What situations are high-risk for a recovering smoker?

Dr. Mehmet Oz, MD
Cardiology (Cardiovascular Disease)
Think about the situations when you most want to light up. Think about the people, places or things that were part of your smoking life. These are smoking triggers. Maybe you had a smoke whenever you walked the dog, got into the car, took a coffee break with your smoking buddies, or enjoyed drinks with friends. You need to deal with these triggers borne of habit and tradition.

If your friends still smoke, you can either avoid seeing them, which is not practical, or ask them to stop smoking in front of you. If they can't, you'll need to excuse yourself while they indulge. If getting in the car makes you think about smoking, fill your ashtray with potpourri or pictures of your kids. You may also need to be on the lookout for stressful, potentially triggering situations so you can make a mental or physical escape plan in advance.
A high-risk situation for a smoker is any situation that triggers the urge to smoke. For many people, situations that cause boredom and stress are high-risk. Others want to reach for a cigarette when they’re drinking alcohol or coffee. Being around other smokers while they're smoking is also a high-risk situation for a former smoker.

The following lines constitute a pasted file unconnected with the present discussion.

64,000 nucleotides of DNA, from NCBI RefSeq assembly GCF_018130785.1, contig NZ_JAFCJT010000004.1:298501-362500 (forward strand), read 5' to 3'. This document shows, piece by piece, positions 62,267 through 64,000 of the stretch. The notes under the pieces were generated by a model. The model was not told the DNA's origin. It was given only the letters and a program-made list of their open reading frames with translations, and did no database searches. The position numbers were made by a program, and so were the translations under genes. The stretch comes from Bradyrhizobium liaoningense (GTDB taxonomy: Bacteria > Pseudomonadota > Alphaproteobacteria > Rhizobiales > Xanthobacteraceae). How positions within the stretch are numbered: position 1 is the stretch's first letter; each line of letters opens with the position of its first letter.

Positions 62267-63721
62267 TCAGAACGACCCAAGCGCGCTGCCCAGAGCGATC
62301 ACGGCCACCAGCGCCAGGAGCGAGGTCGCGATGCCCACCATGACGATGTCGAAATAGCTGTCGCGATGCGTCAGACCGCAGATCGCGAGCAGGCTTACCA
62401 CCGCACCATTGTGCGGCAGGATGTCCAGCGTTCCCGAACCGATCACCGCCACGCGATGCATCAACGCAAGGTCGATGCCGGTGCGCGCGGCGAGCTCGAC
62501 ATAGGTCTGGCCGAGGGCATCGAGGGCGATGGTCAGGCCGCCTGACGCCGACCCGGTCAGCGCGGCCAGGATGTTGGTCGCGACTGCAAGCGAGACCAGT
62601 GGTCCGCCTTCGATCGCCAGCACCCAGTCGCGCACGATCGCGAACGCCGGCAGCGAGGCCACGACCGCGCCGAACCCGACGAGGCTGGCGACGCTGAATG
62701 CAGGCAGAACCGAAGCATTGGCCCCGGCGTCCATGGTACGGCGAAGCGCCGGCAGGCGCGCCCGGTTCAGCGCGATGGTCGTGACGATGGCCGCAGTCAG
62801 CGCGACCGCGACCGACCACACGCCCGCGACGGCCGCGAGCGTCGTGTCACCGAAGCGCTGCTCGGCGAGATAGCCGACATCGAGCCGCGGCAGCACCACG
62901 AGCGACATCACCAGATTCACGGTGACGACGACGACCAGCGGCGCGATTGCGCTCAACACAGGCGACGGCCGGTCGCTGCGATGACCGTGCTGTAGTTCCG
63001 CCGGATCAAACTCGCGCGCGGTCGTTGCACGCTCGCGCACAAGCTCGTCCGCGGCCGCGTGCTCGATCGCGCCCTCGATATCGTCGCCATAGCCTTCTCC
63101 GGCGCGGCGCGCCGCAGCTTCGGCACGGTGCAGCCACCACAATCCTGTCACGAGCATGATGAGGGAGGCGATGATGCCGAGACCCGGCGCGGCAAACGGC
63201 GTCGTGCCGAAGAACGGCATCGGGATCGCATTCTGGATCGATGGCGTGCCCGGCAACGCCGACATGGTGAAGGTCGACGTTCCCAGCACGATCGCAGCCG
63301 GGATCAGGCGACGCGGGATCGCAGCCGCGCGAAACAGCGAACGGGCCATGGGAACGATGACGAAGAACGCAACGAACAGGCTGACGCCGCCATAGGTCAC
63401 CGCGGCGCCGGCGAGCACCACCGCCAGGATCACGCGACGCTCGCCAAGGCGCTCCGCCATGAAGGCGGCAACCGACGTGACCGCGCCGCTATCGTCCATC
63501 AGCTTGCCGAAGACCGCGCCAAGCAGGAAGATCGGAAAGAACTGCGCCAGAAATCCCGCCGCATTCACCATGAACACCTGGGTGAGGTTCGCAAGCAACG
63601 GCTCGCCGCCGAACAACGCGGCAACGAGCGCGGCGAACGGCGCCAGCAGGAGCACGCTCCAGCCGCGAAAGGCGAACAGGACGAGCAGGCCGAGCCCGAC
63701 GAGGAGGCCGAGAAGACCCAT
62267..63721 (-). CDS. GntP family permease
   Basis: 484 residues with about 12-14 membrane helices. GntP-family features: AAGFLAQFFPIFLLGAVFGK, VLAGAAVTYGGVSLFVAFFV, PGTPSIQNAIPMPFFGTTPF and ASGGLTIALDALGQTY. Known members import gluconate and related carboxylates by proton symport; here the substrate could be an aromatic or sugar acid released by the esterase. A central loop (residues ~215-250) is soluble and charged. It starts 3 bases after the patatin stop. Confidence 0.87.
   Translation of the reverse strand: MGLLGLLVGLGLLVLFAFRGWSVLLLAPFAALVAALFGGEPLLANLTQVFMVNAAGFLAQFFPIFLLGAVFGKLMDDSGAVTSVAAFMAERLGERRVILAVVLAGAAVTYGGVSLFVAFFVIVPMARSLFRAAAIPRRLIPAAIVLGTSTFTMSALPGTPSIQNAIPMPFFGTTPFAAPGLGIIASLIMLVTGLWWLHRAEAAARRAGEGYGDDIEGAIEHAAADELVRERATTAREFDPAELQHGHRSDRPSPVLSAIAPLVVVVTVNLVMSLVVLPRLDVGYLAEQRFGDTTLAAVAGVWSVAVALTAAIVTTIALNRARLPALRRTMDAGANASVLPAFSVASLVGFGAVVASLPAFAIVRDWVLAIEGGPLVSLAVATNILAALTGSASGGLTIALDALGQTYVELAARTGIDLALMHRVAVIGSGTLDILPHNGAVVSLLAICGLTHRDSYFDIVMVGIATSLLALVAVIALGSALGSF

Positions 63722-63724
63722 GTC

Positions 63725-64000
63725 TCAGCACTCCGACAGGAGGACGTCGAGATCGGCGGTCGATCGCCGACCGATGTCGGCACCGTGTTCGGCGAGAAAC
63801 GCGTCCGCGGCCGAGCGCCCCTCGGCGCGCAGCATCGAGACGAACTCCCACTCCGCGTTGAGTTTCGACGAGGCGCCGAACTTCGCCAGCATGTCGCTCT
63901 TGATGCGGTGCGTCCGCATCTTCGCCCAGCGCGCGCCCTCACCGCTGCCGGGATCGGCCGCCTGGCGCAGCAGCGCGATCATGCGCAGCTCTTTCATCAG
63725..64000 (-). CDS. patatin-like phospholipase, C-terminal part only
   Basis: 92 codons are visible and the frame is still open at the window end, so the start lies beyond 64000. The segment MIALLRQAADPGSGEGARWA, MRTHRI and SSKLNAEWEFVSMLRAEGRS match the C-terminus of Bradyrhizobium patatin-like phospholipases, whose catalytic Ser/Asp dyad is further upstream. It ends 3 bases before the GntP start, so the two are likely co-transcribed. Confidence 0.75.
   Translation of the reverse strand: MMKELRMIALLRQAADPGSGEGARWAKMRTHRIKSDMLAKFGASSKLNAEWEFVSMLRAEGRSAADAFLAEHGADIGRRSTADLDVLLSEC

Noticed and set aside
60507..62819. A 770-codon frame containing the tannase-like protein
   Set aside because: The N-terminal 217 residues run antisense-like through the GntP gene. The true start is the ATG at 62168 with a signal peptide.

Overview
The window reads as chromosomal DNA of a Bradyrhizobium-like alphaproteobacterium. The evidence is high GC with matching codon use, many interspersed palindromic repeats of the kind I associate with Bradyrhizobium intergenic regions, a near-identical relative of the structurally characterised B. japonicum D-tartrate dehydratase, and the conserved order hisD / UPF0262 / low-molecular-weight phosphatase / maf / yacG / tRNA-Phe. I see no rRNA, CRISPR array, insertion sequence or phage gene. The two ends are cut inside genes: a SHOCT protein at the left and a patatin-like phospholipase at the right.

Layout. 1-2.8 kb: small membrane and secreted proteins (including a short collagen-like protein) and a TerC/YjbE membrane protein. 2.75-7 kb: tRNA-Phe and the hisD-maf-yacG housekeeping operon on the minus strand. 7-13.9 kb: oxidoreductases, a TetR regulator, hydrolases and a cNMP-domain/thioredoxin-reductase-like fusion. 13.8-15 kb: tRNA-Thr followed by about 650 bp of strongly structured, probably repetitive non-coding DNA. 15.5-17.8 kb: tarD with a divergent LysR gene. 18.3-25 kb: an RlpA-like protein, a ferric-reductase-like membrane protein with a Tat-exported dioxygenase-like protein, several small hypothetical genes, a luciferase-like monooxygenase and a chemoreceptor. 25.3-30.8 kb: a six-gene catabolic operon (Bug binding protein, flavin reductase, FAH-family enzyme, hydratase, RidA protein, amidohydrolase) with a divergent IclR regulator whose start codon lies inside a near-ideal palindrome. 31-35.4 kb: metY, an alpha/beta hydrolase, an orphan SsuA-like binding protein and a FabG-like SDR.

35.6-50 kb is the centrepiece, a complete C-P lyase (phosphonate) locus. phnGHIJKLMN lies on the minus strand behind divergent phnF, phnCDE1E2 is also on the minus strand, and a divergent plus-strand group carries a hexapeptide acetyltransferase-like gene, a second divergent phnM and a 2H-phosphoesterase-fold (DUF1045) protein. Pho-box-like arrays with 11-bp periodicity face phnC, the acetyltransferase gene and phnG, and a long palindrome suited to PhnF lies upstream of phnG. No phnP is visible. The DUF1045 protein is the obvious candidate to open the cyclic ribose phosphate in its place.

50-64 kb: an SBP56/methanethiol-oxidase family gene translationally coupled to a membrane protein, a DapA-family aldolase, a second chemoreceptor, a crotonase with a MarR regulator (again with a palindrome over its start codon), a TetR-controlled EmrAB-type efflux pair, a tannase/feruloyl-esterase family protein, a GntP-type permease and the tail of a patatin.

Smokers can achieve success by avoiding their triggers and finding ways to avoid boredom and stress, such as taking up a new hobby and using relaxation techniques, such as yoga, to reduce stress.
Dr. Robin Miller, MD
Internal Medicine
There are several situations that put a recovering smoker at high risk of smoking. Stress, being around other smokers, following the usual smoker routines, and drinking (which often accompanies smoking) can be a problem. Avoiding these high-risk situations are really important as a part of a successful smoking cessation program.

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Important: This content reflects information from various individuals and organizations and may offer alternative or opposing points of view. It should not be used for medical advice, diagnosis or treatment. As always, you should consult with your healthcare provider about your specific health needs.